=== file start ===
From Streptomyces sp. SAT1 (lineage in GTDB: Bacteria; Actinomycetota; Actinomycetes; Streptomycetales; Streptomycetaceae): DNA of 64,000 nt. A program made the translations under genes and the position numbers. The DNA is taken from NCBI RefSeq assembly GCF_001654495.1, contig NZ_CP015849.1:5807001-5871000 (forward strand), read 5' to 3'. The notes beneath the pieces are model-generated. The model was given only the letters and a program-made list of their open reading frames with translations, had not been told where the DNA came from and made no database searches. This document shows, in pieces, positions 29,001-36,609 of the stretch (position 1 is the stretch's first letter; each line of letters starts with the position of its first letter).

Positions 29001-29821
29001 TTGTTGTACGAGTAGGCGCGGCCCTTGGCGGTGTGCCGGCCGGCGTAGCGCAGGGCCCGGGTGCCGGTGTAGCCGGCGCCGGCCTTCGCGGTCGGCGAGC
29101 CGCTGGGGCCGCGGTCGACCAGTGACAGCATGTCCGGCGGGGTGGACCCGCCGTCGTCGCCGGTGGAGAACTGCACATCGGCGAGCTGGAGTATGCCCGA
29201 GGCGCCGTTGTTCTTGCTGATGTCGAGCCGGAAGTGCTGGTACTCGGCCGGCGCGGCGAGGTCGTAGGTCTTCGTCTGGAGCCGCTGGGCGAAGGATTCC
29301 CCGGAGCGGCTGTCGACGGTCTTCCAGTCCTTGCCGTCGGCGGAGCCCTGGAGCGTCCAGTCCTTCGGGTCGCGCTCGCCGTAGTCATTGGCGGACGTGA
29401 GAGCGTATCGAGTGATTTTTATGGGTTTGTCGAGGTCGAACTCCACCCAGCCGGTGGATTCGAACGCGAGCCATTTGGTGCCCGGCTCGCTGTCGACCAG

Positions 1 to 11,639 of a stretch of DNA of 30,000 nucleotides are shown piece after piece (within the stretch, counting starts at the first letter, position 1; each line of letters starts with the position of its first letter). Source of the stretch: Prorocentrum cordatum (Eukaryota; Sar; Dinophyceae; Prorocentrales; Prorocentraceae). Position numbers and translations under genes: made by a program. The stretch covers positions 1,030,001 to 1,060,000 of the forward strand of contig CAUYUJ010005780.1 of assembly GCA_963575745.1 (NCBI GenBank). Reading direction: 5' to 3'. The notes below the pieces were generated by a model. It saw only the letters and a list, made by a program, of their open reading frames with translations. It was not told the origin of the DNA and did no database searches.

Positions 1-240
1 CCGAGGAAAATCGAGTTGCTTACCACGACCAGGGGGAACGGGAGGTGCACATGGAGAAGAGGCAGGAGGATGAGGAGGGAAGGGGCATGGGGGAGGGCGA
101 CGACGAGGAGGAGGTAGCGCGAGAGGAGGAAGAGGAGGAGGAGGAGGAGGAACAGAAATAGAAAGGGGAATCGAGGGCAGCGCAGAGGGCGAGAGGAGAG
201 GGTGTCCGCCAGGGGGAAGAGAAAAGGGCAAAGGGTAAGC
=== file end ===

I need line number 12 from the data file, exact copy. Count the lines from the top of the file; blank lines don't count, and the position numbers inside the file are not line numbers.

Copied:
201 GGTGTCCGCCAGGGGGAAGAGAAAAGGGCAAAGGGTAAGC